The Sun’s June 6 piece, “Front Range air quality is terrible, but Colorado’s efforts are showing some improvement in ozone pollution,” presented an imbalanced picture of the state of environmental quality in Colorado. The overwhelmingly good news on our air quality, although noted in the piece, was overshadowed by a headline and quotes calling the situation “terrible.” The misperceptions this creates could send Colorado down the wrong road when it comes to expanding the future market for alternative fuel vehicles – a goal we all agree on.
Electric vehicles and other new technologies have a bright future in Colorado and across the U.S. – Colorado already is No. 6 in their use. As the market matures, we will do even better. However, there is a right way and a wrong way to lower air emissions.
To its credit, The Sun several times acknowledges that “the region has steadily seen a decline” in air pollution over time, and that “emissions that can be lowered through human control have declined.” It also correctly highlights air quality factors that are “out of state control,” including wildfires, geography, power plant emissions and “ozone coming from neighboring states.”
Acknowledging air quality improvements isn’t an argument for complacency, or for ignoring lingering problems. All Coloradans support sensible, scientifically-sound, cost-effective steps to keep overall air quality improvements on track, and to address lingering problems that are within our power to correct. Therefore, to act as if the situation is deteriorating overall, when by virtually all measures it is improving, risks creating a “crisis” mindset where no crisis exists.
While there is more work to be done, the key takeaway is that our air quality is steadily improving. The situation just doesn’t justify an unnecessarily costly or counterproductive overreaction.
Tying our state to California’s zero-emission vehicle mandates is frankly regressive. Increasing new vehicle prices by an estimated $2,000 to $3,000 will harm low- and middle-income working families by pricing them out of the market. It also will adversely affect our farming and ranching industries and other rural neighbors.
We cannot have regulations that only benefit one segment of the population at the expense of working-class families and small businesses that are dependent on their vehicles to get to work, transport their goods to market, or get to town in the middle of winter.
Furthermore, despite surface similarities, California and Colorado differ significantly as vehicle markets, creating an apples and oranges mismatch on these mandates. Greater consumer demand in Colorado for light trucks – i.e. pickups and SUVs – means that benchmarks designed with California car-buyers in mind present a daunting challenge that greatly decreases the likelihood of success here.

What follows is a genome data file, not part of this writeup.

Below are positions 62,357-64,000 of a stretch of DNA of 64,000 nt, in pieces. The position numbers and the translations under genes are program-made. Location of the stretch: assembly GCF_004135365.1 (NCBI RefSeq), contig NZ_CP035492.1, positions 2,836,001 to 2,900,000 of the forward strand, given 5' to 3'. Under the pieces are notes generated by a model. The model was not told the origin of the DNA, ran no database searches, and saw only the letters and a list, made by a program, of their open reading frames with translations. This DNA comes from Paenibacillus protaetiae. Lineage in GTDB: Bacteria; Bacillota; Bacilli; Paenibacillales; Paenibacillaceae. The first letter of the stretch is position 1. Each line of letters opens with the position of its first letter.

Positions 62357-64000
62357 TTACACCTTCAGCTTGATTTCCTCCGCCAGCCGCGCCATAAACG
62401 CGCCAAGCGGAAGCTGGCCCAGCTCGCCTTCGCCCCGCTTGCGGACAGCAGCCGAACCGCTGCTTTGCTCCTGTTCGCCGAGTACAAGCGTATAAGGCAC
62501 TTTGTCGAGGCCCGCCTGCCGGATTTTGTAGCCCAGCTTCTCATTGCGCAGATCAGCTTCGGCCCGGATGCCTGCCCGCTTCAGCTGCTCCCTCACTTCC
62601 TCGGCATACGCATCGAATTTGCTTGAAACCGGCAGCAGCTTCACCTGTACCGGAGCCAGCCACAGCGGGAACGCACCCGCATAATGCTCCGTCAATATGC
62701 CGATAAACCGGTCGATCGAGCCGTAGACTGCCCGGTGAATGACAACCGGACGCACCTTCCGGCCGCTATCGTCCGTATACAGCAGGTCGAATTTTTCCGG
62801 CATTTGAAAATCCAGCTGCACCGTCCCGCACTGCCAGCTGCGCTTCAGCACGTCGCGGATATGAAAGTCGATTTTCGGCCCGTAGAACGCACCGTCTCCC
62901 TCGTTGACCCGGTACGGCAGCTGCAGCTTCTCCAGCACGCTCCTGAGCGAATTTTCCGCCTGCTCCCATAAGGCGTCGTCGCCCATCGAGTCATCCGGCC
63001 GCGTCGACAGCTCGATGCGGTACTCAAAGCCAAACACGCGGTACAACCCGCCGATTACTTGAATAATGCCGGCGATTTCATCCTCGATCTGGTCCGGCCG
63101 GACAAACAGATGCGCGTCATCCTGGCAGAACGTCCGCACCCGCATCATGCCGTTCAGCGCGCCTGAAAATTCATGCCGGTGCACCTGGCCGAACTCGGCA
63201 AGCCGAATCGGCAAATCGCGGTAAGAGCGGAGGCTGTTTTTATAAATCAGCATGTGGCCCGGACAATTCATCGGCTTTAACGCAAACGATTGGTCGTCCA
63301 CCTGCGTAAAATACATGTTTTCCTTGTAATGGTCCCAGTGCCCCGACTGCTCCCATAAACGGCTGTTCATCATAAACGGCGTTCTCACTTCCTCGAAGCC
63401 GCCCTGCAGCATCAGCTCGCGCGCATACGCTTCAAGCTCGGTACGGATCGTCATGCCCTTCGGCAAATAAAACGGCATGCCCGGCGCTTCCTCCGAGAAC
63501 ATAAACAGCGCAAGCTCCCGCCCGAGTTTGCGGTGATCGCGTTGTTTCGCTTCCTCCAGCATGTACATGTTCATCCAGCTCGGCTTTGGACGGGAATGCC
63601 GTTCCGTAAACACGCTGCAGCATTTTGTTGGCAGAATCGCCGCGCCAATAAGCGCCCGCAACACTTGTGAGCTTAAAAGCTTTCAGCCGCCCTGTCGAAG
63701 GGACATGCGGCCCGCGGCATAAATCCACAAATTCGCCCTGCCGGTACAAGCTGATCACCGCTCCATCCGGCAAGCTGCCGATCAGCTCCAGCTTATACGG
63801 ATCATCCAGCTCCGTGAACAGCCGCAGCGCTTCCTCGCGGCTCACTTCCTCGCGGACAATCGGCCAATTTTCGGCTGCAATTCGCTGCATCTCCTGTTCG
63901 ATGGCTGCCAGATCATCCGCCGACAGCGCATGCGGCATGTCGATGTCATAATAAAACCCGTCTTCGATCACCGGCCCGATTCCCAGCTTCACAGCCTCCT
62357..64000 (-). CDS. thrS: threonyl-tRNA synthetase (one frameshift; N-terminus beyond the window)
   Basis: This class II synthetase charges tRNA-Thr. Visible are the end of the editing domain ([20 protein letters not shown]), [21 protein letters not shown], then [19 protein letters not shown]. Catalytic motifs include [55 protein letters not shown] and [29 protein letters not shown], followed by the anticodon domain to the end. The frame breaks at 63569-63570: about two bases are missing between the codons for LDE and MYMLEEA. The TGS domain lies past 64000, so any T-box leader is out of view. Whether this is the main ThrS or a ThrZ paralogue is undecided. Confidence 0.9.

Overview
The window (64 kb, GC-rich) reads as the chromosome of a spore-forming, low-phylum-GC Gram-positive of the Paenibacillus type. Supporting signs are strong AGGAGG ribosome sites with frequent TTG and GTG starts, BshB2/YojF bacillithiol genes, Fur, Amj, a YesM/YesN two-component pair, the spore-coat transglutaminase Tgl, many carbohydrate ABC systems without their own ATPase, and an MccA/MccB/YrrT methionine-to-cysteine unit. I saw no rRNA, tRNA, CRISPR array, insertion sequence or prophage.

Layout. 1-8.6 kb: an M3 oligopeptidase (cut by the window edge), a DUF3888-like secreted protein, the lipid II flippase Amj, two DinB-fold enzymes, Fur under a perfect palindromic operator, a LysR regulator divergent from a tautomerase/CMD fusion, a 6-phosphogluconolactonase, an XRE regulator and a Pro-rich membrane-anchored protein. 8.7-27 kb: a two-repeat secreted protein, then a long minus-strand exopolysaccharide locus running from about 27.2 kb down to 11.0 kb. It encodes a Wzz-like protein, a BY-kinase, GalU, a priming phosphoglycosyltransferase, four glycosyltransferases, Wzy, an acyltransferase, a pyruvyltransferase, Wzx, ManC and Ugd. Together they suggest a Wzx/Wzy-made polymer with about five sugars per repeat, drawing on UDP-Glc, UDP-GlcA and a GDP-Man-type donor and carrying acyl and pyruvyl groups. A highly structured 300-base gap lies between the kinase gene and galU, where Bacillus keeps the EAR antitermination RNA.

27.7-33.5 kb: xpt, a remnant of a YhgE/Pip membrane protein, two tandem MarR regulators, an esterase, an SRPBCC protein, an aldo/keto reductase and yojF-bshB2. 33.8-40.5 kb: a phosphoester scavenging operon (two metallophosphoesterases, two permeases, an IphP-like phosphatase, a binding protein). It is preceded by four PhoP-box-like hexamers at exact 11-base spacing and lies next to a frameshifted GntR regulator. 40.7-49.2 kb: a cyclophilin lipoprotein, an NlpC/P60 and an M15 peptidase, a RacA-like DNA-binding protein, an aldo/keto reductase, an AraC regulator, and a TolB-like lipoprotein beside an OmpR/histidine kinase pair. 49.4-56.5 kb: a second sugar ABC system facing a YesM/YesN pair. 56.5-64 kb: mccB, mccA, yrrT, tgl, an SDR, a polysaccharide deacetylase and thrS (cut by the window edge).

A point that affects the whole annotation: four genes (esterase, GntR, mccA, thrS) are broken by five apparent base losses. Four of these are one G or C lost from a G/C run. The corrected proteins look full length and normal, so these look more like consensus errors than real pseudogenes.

And will the Governor’s proposal, although well-intentioned, deliver the desired results? Despite strictest-in-the-nation mandates and massive expenditures, California’s clean car programs have NOT succeeded in reducing overall vehicle emissions — meaning Colorado is signing on to a fatally flawed policy that imposes high costs on consumers but delivers little to no benefit for the environment.
Let’s do this the right way.
First, any major change in public policy – especially one which will have wide-reaching impacts across various segments of society – should go through the legislative process and be voted on by our elected representatives after hearing all sides and having a full debate. An unelected Commission should not be implementing such broad policy decisions by fiat, especially ones which are crafted in and for another state.
Second, we need to set realistic goals. It will take years to build out the required infrastructure, and to get affordable electric vehicles available to the general public. Let’s move the ball forward in a way that doesn’t punish new vehicle-buyers, keeps transportation affordable, respects consumer choice and won’t harm Colorado’s economy.
All Coloradans share the goal of cleaner air, and our Governor should be saluted for bold leadership, but we can achieve the same results without the pain the current proposed regulations will cause. Coloradans value clean air and we are well on the path to better air quality, without the need for unworkable mandates that will hurt our most vulnerable populations.
We do not need to be over-regulated; nor should we follow directives from another state. We can move the state forward with less unnecessary cost and controversy by following one simple rule: To our own state be true!
Sara Almerri is the public affairs director for the Freedom To Drive Coalition.